Michael Goulding



Independent | 14151

Gay Activist is sad to learn of the passing of eminent horticultural expert Michael Goulding. He was a flower arranger to royalty and to nine successive Prime Ministers, and a judge of The Chelsea Flower Show, The RHS shows in London, and The Hampton Court Show.

The Independent obituary records:

From 1954 Goulding lived with his partner, Stuart Hamilton, at their beloved home, Hipkins, in Broxbourne and created a renowned garden which was visited and admired by many people from around the world. He opened his garden at Hipkins for 40 years for the National Garden Scheme, raising more money than any other Hertfordshire garden.

He was awarded the OBE in 1990 and published his book Flower Arranging. After Stuart’s death he met Michael Coates, and they became civil partners. They moved in September 1999 to Broxted in Essex and work started on another large garden – 10 acres, and more open days in aid of the National Garden Scheme followed by several fundraising floral displays.

Gay Activist sends condolences to Stuart, family, friends and colleagues.



Quakers celebrate 50th anniversary of ground breaking pro-gay publication



Amazon | 14152

Quakers in the UK celebrated the 50th anniversary of the publication of the groundbreaking book “Towards a Quaker View of Sex” which was a pioneering and hugely controversial book.

It provided the very first faith-based affirmation of gay equality and went on to sell 500,000 copies. The book focussed most closely on homosexuality, which was then still illegal, and took decidedly liberal attitudes towards premarital sex and adultery. The News of the World was shocked.

Keith Wedmore is the sole survivor of the original group behind the book. Now 81 and a retired barrister living in California, in 1957 he was among a group of 11 Quaker authors from different disciplines gathered together by zoologist Anna Bidder to consider issues surrounding homosexuality. Wedmore, then 25, was bisexual and deeply aware of the pressures facing gay people; a few years earlier he discovered the body of a fellow undergraduate who had taken his own life.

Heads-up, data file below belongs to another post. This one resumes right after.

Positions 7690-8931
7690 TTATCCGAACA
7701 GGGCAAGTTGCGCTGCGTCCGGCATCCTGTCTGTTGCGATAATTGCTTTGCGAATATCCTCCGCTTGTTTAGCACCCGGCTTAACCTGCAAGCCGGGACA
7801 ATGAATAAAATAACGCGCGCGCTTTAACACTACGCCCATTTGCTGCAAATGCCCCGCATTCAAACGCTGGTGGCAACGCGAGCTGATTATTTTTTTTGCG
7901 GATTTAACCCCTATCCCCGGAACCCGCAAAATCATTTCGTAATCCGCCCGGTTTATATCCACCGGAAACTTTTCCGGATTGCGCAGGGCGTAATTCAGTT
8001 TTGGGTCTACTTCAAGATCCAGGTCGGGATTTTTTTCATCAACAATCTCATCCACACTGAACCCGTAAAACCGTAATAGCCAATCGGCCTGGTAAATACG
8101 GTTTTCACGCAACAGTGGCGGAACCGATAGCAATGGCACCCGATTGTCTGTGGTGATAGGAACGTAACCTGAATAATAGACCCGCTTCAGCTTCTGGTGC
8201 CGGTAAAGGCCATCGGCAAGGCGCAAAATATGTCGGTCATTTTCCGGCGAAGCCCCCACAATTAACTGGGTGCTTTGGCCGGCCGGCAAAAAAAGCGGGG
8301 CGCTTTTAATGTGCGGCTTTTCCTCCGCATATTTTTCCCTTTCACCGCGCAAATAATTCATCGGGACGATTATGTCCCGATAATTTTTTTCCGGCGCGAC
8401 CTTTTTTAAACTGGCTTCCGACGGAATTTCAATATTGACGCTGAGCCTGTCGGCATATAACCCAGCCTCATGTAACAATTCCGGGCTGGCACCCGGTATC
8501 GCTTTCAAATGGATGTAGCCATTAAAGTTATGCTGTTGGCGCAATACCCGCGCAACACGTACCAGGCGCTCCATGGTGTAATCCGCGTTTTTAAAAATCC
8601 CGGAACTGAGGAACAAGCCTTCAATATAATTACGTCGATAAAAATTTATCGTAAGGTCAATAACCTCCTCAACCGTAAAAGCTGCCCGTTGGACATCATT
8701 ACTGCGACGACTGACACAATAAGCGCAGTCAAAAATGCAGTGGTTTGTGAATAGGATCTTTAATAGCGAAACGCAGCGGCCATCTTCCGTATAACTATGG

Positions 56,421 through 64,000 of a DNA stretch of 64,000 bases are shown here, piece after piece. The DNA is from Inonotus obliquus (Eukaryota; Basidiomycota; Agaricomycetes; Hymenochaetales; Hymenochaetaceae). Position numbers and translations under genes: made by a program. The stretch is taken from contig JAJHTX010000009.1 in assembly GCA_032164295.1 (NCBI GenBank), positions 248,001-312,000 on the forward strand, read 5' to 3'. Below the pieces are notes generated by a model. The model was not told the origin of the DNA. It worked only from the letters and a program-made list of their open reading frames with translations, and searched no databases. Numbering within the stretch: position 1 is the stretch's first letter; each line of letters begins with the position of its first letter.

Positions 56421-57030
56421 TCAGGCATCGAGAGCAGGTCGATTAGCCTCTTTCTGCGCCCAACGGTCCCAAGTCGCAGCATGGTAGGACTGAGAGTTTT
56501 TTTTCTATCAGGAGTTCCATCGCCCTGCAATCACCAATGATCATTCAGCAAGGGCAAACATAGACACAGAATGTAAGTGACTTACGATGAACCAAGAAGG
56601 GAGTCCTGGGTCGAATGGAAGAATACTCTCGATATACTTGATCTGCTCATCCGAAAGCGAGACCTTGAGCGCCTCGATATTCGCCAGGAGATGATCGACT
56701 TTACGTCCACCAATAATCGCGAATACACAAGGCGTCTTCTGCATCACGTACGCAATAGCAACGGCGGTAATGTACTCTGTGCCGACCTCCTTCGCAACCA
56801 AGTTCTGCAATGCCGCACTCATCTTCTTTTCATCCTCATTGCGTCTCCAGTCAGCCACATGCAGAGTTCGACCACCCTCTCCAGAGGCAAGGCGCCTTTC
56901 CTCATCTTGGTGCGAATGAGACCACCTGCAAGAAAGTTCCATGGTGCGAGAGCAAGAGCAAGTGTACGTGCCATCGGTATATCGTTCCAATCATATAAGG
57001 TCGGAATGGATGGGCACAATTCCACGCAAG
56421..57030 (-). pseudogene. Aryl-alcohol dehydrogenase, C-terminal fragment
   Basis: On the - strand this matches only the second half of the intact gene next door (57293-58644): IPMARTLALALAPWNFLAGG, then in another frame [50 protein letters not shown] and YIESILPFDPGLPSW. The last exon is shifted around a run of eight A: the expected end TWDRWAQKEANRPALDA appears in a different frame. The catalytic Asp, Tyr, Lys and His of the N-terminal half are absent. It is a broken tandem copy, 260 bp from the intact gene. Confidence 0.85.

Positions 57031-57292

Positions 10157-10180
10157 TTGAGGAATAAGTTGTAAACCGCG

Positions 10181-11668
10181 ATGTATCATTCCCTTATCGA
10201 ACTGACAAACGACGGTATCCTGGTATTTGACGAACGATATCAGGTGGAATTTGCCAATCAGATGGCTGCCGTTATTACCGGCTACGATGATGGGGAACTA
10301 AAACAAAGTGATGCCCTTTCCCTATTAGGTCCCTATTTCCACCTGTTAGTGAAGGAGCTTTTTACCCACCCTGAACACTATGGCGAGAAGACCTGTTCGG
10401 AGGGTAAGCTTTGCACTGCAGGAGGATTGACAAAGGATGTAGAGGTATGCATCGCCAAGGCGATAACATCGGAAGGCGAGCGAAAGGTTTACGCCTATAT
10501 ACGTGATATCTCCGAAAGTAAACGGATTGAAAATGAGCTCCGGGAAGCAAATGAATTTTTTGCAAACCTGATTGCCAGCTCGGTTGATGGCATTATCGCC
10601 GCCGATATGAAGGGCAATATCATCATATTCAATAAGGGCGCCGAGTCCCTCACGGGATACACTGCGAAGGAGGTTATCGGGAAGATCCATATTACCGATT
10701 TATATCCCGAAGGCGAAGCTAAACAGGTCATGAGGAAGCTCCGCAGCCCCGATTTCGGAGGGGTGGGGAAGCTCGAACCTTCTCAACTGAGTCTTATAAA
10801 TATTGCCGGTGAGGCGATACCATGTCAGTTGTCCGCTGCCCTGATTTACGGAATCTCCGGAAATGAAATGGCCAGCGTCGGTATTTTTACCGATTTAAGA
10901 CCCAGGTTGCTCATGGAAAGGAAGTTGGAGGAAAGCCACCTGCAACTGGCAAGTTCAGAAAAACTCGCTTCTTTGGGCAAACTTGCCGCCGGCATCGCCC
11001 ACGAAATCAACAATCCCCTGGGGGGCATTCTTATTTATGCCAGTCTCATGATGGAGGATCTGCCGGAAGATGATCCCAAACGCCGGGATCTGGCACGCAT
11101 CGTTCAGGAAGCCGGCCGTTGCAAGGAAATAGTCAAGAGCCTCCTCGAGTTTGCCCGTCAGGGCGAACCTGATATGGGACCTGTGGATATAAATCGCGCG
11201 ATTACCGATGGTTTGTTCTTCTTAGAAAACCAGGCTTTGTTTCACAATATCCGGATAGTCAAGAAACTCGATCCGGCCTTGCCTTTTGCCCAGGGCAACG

Just meeting was a big Secret Squirrel. The group spent seven years meeting once every two months in the comfortable surroundings of the University Women’s Club in central London.

“JK Rowling would have loved it. We would go into the library, and if you go to the right bookcase and touch it, it opens up and there’s a room behind. You shut it again and no one would know you were there. So we could say anything we liked. We’d come out for this gorgeous lunch and then go back in again. We took the food and water out of Quaker expenses but we paid for our own wine. We examined each issue completely freely, and you don’t often get a chance to do that.”

The book concluded: “Surely it is the nature and quality of a relationship that matters: one must not judge it by its outward appearance but by its inner worth. Homosexual affection can be as selfless as heterosexual affection, and therefore we cannot see that it is in some way morally worse.”

The Quakers formally adopted gay marriage as an aim in 2009.